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Brexit Revisited: London Calling - Part 1

Services: Knowledge Hub DATE: 20/04/2023

Matheson LLP's most recent Knowledge Insights Series event on 30 March 2023, which was hosted in the firm's new London office, saw a panel of Matheson partners from Dublin and London discuss with Mr Dan O' Brien, chief economist at the Institute for International and European Affairs, the implications of Brexit on the latest economic services data from Ireland, the UK and a number of EU economies.  The event was organised in the wake of the "Windsor Framework," agreed on 27 February between the UK and the EU, and as the Retained EU Law (Revocation and Reform) Bill reached Report Stage in the House of Lords.

The Windsor Framework makes changes to the Northern Ireland Protocol which formed part of the UK-EU Withdrawal Agreement which formally took the UK out of the EU.  One of the key changes will involve dividing imports from the UK into Northern Ireland into “green lane” and “red lane” products.  It is expected that this system will significantly reduce checks on imports and that these arrangements will be facilitated by increased data sharing and market monitoring.  The European Union (Withdrawal) Act 2018 created a new category of retained EU law and the most important provisions of the Retained EU Law (Revocation and Reform) Bill involve sun-setting or turning off secondary retained EU law by 31 December 2023.

The main takeaway from the event was that the UK’s services sales with the EU continue to grow across almost all areas, but particularly in financial services and insurance / pension services.  Meanwhile, bilateral trade in services between Ireland and the UK has grown strongly since 2016, and continued to increase during 2022.  This has been due in large part to strong technology exports from Ireland to the UK, followed by the areas of business services and financial services.  Trade from the UK into Ireland has similarly been strong.

Beyond this account of stability and continuity, three possibilities for future regulatory developments were discussed: convergence, equivalence and divergence.

Joe Beashel, partner in Matheson's Financial Institutions Group, explained that there is already a commonality of enforcement trends across the EU, and a central setting of regulatory priorities.  Change is not likely in cases involving established frameworks like the Basel III Reforms (Basel 3.1) or Insolvency II.  This is largely due to the need to align with broader international standards and circumstances which might constrain any divergence.  On the other hand, Karen Reynolds, partner in the firm's Commercial Litigation and Dispute Resolution department, said that in some emerging areas, a rule book does not exist as yet and so it is open to regulators to create rules as required.  Finally, there is already evidence of divergent regulatory systems and legal practices in the ESG area with the US taking the lead in terms of enforcement actions.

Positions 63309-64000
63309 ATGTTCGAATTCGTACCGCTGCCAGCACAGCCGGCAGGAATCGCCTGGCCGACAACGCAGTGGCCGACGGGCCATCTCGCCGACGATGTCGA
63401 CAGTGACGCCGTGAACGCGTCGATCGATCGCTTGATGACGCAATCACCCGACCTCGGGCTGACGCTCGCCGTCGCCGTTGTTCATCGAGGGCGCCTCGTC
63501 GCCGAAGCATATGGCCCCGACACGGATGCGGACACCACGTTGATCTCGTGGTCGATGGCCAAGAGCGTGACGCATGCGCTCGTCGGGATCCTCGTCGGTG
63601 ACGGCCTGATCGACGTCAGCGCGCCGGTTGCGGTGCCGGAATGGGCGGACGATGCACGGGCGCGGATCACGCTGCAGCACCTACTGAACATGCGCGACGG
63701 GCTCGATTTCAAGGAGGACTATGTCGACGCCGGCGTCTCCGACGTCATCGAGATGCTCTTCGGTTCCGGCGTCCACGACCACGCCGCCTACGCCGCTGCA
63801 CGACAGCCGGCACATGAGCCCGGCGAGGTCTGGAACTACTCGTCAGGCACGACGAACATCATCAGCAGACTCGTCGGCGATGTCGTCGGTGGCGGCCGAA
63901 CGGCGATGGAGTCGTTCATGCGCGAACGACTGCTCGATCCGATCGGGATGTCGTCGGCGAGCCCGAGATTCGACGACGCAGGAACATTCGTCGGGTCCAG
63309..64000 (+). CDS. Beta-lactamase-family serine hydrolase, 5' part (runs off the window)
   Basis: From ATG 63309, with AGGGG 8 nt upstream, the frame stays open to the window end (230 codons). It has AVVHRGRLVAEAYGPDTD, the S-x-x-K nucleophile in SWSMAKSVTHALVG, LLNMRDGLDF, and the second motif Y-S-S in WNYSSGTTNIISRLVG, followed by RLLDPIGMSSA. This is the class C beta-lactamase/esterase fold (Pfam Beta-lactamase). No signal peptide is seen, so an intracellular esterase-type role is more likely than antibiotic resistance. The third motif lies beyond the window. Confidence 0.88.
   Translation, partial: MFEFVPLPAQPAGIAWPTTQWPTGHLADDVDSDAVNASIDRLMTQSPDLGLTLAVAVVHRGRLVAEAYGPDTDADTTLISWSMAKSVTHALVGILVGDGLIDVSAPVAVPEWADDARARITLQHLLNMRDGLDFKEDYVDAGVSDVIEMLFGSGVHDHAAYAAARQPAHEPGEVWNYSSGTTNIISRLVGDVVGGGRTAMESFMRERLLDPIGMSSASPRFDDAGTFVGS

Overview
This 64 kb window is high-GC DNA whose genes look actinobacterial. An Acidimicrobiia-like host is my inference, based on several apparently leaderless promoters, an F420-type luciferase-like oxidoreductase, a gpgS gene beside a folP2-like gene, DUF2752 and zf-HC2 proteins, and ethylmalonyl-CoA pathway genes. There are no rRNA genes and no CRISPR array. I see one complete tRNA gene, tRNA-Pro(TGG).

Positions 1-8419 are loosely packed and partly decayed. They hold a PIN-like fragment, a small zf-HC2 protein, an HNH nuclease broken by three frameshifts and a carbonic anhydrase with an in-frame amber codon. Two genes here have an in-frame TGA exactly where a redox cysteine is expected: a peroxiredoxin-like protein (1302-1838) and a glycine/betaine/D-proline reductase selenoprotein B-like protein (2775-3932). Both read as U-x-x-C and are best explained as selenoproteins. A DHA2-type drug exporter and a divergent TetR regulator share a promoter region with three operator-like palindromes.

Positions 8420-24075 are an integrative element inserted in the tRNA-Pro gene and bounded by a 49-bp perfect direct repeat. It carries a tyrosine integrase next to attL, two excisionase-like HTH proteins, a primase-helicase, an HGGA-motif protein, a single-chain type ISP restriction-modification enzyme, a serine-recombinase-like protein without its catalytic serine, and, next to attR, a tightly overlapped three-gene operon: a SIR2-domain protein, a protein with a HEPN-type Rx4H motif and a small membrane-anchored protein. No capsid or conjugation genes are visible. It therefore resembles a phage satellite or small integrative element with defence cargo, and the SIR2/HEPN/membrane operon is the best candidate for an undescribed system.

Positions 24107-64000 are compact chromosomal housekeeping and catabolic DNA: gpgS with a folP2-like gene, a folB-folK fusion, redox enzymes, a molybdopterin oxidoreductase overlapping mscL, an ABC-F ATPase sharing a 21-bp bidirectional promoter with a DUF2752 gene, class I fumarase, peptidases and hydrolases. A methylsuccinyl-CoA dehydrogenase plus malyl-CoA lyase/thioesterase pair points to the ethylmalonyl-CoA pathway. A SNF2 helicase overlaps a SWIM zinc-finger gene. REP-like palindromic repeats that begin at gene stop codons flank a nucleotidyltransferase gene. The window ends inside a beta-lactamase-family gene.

A second theme emerged during the discussion, namely a division between areas of practice where there were established regulatory frameworks exemplified by Basel 3.1 and Insolvency II on the one hand, and then emerging areas of practice such as ESG where, in the absence of long established and internationally agreed regulatory approaches there may be increased divergence.  Having opened the panel discussion with a short summary of the Retained EU Law (Revocation and Reform) Bill, Rory O'Keeffe partner in the firm's Technology and Innovation Group predicted different effects in terms of divergence or equivalence, depending on which particular practice area was involved.  In relation to data protection he said that the UK was adopting its own legislative framework - the UK Data Protection and Digital Information (No 2) Bill - which represents a change from earlier UK approaches.  In relation to AI regulation he said that there may be opportunities in the UK taking a different approach and in this regard an additional alternative for the UK was identified, not only in this area, namely the adoption of a wait and see approach.

We will continue to discuss the reality of regulation and compliance post-Brexit, with further events on specific practice areas as events unfold.  We will publish a further Insight piece on the progress of the Retained EU Law (Revocation and Reform) Bill on our website in the near future.

In the meantime, please contact your regular Matheson advisor if any of the topics mentioned in this seminar are of interest to you.